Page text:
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Colin Farrell is a hard-boiled PI in neo-noir thriller Sugar

When viewers first meet private detective John Sugar, it quickly becomes clear that he is going through something beyond the struggles of his chosen profession. After returning to Los Angeles from a stint in Japan, the PI is hired to investigate the disappearance of the granddaughter of a famous Hollywood producer. But, as he unearths the unsavoury secrets of this wealthy family, the case appears to trigger something in the hardened detective.

A tortured PI is nothing new to the traditional noir setup, but Sugar, starring Colin Farrell (The Banshees of Inisherin) and created by Mark Protosevich (whose screenwriting credits include Oldboy and The Cell), offers up a twist that is not exactly old-school. It was the new take on a familiar vibe that drew producer Simon Kinberg (the Sherlock Holmes movies) in. “The intention was to create a throwback, really pulpy detective show and story that feels new and modern,” says Kinberg. “There was always the intention to twist the genre on its head a little bit. Anything that could do that in terms of the character and the story itself was exciting to us. And we want to take some bold swings.” Kinberg describes the show as a detective story about a PI who’s got more secrets than his case. “The detective isn’t usually the one with secrets,” says the showrunner. “I feel like part of what’s so exciting and different about this show is that the detective himself is perhaps the biggest mystery.”

Sugar on Apple TV+. Pictured: Ruby (played by Kirby, formerly known as Kirby Howell-Baptiste) is Sugar’s handler, who’s concerned about his mental and physical state as he embarks on a new case.
Apple TV+

The case itself is a doozy. Hollywood legend Jonathan Siegel (James Cromwell, L.A. Confidential) hires Sugar after his granddaughter Olivia (Sydney Chandler, Don’t Worry Darling) vanishes into thin air. Although Olivia is prone to disappearing, her grandfather is convinced that there is cause for concern. The trail leads Sugar to Melanie Mackie (Amy Ryan, Only Murders in the Building), a friend of Olivia’s that the detective finds himself drawn to, perhaps because her mysterious nature mirrors his own. “I think they’re on the same page in terms of two people who are a bit lost and have secrets in their past and in their present,” says Ryan. “I think these are two people who don’t trust people very easily, but somehow find that connection that allows them to trust each other, slowly. It’s earned. And she’s intrigued by him. She’d rather learn about other people’s secrets than expose her own.”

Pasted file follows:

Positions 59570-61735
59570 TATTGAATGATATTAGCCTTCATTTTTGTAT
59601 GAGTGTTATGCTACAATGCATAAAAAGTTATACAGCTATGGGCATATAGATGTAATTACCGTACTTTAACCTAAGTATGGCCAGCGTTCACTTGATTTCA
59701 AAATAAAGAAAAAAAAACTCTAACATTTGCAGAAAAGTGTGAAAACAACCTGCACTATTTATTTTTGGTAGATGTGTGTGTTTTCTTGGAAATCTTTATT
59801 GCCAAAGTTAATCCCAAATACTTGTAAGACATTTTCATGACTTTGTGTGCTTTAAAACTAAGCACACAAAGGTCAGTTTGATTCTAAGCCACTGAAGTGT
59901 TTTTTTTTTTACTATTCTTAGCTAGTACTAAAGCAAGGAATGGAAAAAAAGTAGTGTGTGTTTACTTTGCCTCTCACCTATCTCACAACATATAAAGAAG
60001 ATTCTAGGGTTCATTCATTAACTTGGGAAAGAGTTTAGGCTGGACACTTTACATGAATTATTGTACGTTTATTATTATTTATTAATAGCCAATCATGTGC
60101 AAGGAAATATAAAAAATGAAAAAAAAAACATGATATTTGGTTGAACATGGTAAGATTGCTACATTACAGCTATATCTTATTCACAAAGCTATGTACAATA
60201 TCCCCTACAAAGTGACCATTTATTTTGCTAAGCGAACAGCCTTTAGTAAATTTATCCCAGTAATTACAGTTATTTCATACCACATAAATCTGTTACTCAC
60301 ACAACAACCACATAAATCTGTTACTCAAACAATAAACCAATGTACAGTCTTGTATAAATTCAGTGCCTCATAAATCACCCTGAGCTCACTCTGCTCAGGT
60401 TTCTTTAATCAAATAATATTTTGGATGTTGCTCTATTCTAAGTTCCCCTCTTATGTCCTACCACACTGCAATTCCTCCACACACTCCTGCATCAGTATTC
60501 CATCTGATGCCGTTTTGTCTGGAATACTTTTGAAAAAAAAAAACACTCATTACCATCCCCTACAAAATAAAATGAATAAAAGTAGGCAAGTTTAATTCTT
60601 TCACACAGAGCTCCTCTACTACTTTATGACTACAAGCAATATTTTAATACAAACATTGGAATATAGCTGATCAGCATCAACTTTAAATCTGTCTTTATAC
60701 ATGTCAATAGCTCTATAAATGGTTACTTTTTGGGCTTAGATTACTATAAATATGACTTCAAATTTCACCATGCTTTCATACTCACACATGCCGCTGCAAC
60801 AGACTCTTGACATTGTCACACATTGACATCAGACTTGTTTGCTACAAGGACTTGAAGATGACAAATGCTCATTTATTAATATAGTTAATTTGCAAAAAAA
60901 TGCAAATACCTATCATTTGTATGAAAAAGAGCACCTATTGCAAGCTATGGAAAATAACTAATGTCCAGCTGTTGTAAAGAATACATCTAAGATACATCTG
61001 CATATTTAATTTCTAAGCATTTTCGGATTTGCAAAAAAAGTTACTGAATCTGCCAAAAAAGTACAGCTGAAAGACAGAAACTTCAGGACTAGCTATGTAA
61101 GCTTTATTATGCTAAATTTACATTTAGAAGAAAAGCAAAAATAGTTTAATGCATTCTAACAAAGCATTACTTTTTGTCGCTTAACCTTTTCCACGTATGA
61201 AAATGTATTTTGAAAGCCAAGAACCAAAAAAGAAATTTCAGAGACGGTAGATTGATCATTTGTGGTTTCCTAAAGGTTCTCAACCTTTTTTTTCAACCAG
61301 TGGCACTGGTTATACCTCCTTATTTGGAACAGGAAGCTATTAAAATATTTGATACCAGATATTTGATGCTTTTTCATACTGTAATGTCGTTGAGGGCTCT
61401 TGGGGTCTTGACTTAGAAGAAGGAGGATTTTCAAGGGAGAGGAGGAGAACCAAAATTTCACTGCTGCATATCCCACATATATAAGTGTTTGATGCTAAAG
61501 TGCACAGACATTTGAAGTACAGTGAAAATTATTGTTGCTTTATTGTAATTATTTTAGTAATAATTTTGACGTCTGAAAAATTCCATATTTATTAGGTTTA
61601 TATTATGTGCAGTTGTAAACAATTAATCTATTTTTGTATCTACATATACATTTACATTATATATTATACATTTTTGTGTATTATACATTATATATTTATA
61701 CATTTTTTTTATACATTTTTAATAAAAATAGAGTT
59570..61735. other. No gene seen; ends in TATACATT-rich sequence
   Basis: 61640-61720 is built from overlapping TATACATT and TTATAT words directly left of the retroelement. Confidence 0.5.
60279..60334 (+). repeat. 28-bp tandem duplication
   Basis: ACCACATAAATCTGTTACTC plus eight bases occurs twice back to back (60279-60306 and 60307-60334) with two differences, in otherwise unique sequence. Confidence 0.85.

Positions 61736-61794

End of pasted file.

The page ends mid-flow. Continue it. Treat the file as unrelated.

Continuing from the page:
It wasn’t the idea of a stereotypical femme fatale that appealed to Ryan. In fact, the actress was drawn to Protosevich’s subversion of the trope. “I liked the idea of this feisty, no-nonsense single woman, ex-rocker, living her badass life in L.A.,” she says. “In terms of Sugar and Melanie, here’s a lonely woman, here’s a lonely guy. You expect that they must get together. But Colin and I both really dug our heels in, like, no, if there’s a real friendship built on mutual respect and admiration, and they can really help each other, there’ll be a bigger payoff, rather than just some hot little romp. That’s maybe the modern take, that these two individuals can be independent within this friendship and not meld into each other.”

Sugar on Apple TV+. Pictured: Amy Ryan is Melanie Mackie, an alluring woman that Sugar meets during the course of his investigation.
Apple TV+

Of course, there is no film noir with a leading man. “The luminous Colin Farrell,” muses Ryan. “The kindest, generous, quick thinker. His brain moves at a mile a minute, but it doesn’t rattle you. You get enveloped into his world and it’s energizing. He’s a fine, excellent actor. I feel like I’ve known Colin my whole life, there’s just an ease.” For Kinberg, it was imperative that whoever played Sugar had the ability to convey the complexities of the role. “There’s a muscular detective style that I think people are familiar with, and then, the way Colin plays Sugar is really gentle and human, and more complicated than we’re used to in these kinds of stories,” says Kinberg. “Colin has very much the same combination of strong and capable side to him with real vulnerability, gentleness and chivalry. There’s this duality to Colin as both a very strong leading man, but then also someone who can play these more interesting, weird, messed up characters in character actor roles.”

While the creators have made updates to a tried-and-true genre, what they do appreciate about a traditional noir, they worked hard to preserve. “What was most important was the way noir lives in black and white. Not literally, but the ways in which there’s good and evil, darkness and light. That duality was something that we wanted to hold onto and find a modern way of expressing,” says Kinberg. “Also, the classic detective trope of a guy on a case in a world where you can’t trust anyone. There’s something about being on a journey where you can’t trust anyone that probably a lot of us can relate to in today’s world, where the truth is hard to get a hold of. We love that.”

Sugar, streaming Friday, April 19 on Apple TV+

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